this.columns.forEach(function (key) {
				sortOrders[key] = 1
			});
			return {
				sortKey: '',
				sortOrders: sortOrders
			}
		},
		methods: {
			sortBy: function (key) {
				this.sortKey = key;
				this.sortOrders[key] = this.sortOrders[key] * -1;
			}
		}
	});
</script>
Present a form to enter a haystack and keyword(s) to search

In this step we will use a simple combination of HTML and PHP to present a form for which we can collect some data. First off, we have a form element with the action set to substr_count.php and the method is post. What this means is that we will use the post http method to submit any data we collect to the PHP file named substr_count.php.

In our case, this is literally a single page application, so all snippets on this page can be assembled in order to create your own working example. Inside of the form tag, we have a textarea which will accept the data to be known as haystack, and a text input which will collect a comma separated list of keywords that we will analyze in the haystack data. Our inputs make use of the isset PHP function in order to repopulate the inputs on each successive testing of data. This way, you wouldn’t have to re enter all of the information into the form in order to search on say a different set of keywords. Finally we have just a simple button which allows us to submit the form.

<form action="substr_count.php" method="post">
    <label for="haystack">Enter text to analyze here.</label>
    <textarea name="haystack" id="haystack" class="form-control" rows="7"><?php if (isset($_POST['haystack'])) {
            echo $_POST['haystack'];
        } ?></textarea>
    <label for="keyword">Enter comma separated keywords to search for here.</label>
    <input name="keyword" id="keyword" type="text" class="form-control" value="<?php if (isset($_POST['keyword'])) {
        echo $_POST['keyword'];
    } ?>">
    <button type="submit">Submit</button>
</form>
Define the keywordcounter-template template

In the section above where we talked about the string template, and how it is used as a querySelector when prefixed with a hashtag. Below, we now find ourselves making use of <script type="x-template"> to define our template. This is how the component finds it’s template. This section here contains the markup and logic that will define the data we present to the user. In our case we have a simple table with some bootstrap styling.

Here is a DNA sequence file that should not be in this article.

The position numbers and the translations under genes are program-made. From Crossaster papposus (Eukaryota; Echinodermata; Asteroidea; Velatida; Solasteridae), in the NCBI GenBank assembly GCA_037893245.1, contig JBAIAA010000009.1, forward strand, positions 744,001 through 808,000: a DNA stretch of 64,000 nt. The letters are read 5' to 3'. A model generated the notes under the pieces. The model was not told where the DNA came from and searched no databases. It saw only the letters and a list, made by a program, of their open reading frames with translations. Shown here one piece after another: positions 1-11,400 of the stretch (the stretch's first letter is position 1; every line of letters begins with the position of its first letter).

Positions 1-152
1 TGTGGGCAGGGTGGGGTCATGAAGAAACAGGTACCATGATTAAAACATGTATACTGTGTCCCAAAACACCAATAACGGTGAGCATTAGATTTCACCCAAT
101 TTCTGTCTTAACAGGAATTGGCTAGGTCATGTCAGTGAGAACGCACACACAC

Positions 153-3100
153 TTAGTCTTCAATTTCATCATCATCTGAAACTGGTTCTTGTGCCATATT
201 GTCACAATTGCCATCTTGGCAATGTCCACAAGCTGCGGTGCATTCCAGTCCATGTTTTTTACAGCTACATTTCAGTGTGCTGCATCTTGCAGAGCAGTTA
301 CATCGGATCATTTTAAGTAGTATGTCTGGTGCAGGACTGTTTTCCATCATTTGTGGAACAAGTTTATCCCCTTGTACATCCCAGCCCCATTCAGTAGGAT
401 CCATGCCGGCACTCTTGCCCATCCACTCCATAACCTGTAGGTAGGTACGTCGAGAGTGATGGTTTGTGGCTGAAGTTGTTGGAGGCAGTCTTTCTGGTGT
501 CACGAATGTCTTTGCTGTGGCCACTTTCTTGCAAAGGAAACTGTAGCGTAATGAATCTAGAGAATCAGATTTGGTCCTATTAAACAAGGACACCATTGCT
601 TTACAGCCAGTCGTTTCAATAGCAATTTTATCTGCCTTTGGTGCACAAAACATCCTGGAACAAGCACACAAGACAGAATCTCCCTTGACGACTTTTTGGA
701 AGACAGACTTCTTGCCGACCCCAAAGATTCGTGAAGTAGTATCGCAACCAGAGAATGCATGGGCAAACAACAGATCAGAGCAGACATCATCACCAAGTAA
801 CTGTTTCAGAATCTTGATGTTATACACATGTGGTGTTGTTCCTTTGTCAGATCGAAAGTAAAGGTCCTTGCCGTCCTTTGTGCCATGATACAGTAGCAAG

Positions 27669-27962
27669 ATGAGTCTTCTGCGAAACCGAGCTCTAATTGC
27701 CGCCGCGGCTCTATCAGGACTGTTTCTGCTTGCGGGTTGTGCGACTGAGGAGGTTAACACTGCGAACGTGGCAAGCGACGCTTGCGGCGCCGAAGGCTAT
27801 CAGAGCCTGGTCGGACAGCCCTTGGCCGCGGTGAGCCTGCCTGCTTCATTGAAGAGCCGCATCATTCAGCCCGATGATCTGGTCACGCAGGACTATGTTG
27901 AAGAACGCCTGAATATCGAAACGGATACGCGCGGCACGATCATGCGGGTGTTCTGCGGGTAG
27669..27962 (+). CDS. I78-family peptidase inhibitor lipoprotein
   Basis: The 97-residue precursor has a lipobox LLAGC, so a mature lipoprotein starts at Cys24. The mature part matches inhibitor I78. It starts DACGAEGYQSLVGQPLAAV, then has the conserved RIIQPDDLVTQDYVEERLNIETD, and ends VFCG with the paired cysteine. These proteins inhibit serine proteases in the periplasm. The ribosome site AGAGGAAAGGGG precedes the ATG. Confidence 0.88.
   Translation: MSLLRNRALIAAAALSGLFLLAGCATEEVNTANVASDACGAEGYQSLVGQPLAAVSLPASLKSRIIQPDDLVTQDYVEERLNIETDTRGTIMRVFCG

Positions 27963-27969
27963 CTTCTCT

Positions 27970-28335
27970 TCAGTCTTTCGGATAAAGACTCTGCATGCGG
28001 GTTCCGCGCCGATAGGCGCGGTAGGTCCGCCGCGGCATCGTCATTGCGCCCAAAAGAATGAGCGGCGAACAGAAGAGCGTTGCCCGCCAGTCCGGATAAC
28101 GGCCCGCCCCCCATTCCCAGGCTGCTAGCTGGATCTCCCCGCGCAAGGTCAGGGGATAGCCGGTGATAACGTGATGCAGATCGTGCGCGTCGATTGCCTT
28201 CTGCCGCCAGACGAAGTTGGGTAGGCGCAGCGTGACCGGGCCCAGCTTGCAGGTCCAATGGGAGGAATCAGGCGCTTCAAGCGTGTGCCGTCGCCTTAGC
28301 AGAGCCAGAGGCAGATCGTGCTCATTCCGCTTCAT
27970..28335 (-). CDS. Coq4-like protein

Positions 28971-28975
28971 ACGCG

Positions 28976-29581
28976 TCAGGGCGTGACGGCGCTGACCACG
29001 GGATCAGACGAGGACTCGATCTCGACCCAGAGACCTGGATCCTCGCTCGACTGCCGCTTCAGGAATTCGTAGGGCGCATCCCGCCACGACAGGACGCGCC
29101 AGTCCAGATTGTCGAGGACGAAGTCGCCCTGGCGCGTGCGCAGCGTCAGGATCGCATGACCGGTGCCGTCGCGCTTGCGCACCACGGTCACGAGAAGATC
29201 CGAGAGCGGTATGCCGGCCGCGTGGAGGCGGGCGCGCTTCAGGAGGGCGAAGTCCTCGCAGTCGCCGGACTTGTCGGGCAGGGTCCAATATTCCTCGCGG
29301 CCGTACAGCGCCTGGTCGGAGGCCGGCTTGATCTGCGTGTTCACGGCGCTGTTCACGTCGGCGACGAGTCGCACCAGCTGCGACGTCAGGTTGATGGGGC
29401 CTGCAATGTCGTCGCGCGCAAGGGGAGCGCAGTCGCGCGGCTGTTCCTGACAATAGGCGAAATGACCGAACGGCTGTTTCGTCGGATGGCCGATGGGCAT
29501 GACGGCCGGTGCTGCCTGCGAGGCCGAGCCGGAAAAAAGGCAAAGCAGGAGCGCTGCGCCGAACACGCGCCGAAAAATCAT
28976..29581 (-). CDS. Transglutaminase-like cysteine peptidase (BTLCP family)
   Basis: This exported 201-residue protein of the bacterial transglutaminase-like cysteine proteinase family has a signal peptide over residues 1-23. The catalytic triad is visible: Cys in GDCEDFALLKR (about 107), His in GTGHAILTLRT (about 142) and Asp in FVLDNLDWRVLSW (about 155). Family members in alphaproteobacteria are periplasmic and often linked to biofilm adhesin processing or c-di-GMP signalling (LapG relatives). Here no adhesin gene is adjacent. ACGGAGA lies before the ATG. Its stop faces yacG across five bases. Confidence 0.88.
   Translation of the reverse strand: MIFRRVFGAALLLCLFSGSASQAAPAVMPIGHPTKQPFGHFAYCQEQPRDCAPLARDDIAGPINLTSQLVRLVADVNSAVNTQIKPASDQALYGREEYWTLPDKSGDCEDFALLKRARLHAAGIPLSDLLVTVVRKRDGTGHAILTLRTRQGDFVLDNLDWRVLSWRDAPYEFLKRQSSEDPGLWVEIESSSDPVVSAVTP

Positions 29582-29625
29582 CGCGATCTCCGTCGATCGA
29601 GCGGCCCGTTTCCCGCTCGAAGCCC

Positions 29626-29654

You’ll notice that the th and tr tags hold some special markup. This is the markup of VueJS which is able to turn our plain HTML into markup capable of logic processing. In the th tag, we use v-for to loop over any available data, give it a nice style of a hand pointer, attach a click handler which fires the sortBy() method, apply an active class if the current table is active, capitalize the first letter, and determine if the sort is ascending or descending. In short, this markup allows us to click on the table header to sort by that column. When we run our little application, we will be able to sort by the Term, or by the Count of each term.

You’ll notice that the tr tag also makes use of Vue’s custom markup. What it is doing there is dynamically populating each row of the table with two td elements. One for the search Term, and one for the Number of times, or Count of how often that search term appeared in the haystack. Behind the scenes, we are actually making use of substr_count() to find this data for use, then we use Vue to display the results in a beautiful interactive table with sorting capabilities.

<script type="text/x-template" id="keywordcounter-template">
    <table class="table table-hover">
        <thead>
        <tr>
            <th v-for="key in columns"
                style="cursor:pointer;"
                @click="sortBy(key)"
                :class="{active: sortKey == key}">
                {{key | capitalize}}
          <span class="arrow"
                :class="sortOrders[key] > 0 ? 'asc' : 'dsc'">
          </span>